Public Goods, Bads and NASA
In the comments section of this recent post, Steve mentions that governments do space better than the private sector (at least for now). The discussion also includes public goods problems, primarily defense. Since Kevin brings up space and others bring up public goods, I'm going to add public bads and unintended consequences.
Over the past 30 years or so NASA, the Air Force, and both of their prime contractors have been the only organizations doing any serious space work. But the idea that government must do this and is more capable is not a correct understanding of how it really is. The existence and inefficiencies of government space programs has hindered the market development of private space industry. NASA is to the entrepreneurial space community a public bad. Until very recently, when I or any of my friends or associates talked to investors about funding a space program we would get laughed at, nevermind that there is lots of solid market research indicating far better returns than most other technologies. We called it the giggle factor. We had to carefully hone our presentations to minimize this. And even then we would more often hear "what - you intend to compete against NASA?" or "Only governments can do space it's too difficult and too expensive." Followed by laughing. At us. If they were in a good mood. Government programs to provide some good do it badly, and in addition discourage private solutions from coming to market.
Last week that changed, by an event that had such a huge set of positive externalities that mainstream economics would predict that it was a "public good problem." Sure Burt Rutan and Paul Allen have profited from the excercise, even if only emotionally. But the real profit is accruing to Masten Space Systems, XCOR, JP Aerospace, TGV Rockets, and several others. I can talk to investors, and they are not laughing anymore. This is the real point, unlike homo economicus, real people calculate if a good is worth more than its cost and act accordingly, if there are free riders then they either don't care or may even consider it an added benefit. That is if acquiring a good helps their neighbors, many people will value that good higher than if the good was neutral or bad for their neighbors. This is why in most companies "community goodwill" is considered a valid business justification.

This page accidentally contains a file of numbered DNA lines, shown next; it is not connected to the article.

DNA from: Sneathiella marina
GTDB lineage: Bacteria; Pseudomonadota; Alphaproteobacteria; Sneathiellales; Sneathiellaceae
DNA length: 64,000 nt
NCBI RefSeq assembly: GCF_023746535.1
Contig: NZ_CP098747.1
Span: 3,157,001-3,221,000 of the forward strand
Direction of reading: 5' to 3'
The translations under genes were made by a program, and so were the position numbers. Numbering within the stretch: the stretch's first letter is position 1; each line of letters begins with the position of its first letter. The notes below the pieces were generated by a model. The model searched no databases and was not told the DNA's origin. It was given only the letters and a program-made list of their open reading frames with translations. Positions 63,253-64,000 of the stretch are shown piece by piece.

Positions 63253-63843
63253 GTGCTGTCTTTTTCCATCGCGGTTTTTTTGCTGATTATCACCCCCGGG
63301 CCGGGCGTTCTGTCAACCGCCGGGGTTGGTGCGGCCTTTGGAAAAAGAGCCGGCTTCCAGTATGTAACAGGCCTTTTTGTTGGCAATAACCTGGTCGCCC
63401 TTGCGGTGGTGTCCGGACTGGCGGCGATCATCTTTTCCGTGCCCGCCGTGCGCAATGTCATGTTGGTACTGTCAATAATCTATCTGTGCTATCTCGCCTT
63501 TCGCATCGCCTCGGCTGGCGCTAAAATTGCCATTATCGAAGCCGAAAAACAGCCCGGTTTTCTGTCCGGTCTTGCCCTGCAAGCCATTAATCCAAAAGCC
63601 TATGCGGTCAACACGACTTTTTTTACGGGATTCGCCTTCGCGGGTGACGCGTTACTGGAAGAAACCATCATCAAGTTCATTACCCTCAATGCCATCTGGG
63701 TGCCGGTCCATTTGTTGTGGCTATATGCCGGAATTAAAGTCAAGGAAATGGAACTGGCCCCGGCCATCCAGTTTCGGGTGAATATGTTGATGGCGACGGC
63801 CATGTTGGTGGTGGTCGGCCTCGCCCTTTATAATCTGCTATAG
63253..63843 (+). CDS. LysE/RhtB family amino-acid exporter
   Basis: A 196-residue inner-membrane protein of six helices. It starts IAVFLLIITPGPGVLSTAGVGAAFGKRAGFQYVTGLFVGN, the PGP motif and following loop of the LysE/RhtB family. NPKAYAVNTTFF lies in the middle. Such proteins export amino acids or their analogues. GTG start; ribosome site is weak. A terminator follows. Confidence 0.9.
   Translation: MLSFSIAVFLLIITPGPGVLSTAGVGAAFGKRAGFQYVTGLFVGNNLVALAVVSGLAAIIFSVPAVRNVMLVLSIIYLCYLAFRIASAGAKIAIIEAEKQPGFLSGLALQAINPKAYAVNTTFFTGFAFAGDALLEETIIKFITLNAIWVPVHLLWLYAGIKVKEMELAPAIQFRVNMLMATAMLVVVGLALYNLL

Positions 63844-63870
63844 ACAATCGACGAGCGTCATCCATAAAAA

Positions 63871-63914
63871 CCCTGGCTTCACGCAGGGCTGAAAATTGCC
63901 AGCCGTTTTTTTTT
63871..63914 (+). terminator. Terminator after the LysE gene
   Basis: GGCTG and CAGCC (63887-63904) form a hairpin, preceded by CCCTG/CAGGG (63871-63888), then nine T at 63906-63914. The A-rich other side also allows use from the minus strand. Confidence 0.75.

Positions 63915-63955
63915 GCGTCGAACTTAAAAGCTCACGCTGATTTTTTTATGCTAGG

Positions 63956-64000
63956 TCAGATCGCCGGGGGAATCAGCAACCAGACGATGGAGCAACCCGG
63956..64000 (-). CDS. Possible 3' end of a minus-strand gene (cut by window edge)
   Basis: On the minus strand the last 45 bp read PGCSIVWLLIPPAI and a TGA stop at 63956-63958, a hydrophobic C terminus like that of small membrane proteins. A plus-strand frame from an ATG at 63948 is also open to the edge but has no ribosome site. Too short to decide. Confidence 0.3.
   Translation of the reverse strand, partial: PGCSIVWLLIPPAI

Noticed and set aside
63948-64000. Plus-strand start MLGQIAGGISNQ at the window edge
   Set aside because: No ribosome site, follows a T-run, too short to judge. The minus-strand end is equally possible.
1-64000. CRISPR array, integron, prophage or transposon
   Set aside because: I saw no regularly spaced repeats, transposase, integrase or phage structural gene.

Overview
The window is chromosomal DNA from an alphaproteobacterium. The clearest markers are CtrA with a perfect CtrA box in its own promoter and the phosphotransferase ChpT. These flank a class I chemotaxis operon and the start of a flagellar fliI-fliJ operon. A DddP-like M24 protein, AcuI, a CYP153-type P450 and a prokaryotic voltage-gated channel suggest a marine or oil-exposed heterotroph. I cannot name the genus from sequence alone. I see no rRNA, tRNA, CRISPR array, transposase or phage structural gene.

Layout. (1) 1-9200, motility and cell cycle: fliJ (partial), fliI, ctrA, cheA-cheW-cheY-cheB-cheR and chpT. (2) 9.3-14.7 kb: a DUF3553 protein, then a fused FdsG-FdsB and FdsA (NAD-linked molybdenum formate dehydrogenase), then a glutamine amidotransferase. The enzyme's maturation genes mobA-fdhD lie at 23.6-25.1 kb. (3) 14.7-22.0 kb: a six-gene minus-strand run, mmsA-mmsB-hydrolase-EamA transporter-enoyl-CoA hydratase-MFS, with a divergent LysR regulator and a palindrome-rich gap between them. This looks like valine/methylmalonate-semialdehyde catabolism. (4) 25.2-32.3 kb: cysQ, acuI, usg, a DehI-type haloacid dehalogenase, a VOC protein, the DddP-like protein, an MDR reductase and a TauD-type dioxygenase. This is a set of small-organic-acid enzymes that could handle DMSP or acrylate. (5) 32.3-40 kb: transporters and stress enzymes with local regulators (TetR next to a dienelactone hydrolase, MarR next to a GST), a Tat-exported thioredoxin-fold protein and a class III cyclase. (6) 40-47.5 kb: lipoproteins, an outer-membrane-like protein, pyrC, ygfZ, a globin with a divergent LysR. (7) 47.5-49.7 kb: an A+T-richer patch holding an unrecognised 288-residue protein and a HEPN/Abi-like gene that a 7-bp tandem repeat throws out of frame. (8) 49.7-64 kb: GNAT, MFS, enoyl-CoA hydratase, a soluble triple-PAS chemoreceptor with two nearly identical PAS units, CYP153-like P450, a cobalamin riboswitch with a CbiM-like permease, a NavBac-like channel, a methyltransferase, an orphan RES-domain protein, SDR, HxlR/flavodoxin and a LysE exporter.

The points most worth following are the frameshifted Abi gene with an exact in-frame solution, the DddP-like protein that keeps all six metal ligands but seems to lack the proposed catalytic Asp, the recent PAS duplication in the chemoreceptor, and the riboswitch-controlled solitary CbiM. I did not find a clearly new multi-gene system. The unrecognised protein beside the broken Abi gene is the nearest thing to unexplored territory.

There is another case of a good with such incredible positive externalities that many people, who know finance and economics, think it is a communist plot because the standard economic model of public goods predicts the opposite of reality. That good is Linux. Linus Torvalds got his profit in the form of knowlege and emotional gratification. He then saw that others might also benefit. He performed the Austrian method of determining profit, he weighed it against his subjective preferences and acted accordingly. His whole project suffers from every problem in the public choice lexicon, yet it has occurred within the free market, voluntarily and is very successful.
Public goods theory fails to predict or explain reality far too often. In this post-Enlightenment age, I thought we threw away such theories and looked for other explanations. Whether such difficult to assess goods as defense or law needs a government to provide those goods, "It's a public good" is not a valid reason.
fn1. Of course this works the same with negative externalities, and thus why we have zoning laws - there are people who will not consider their neighbors and engage in actions that produce negative externalities as well.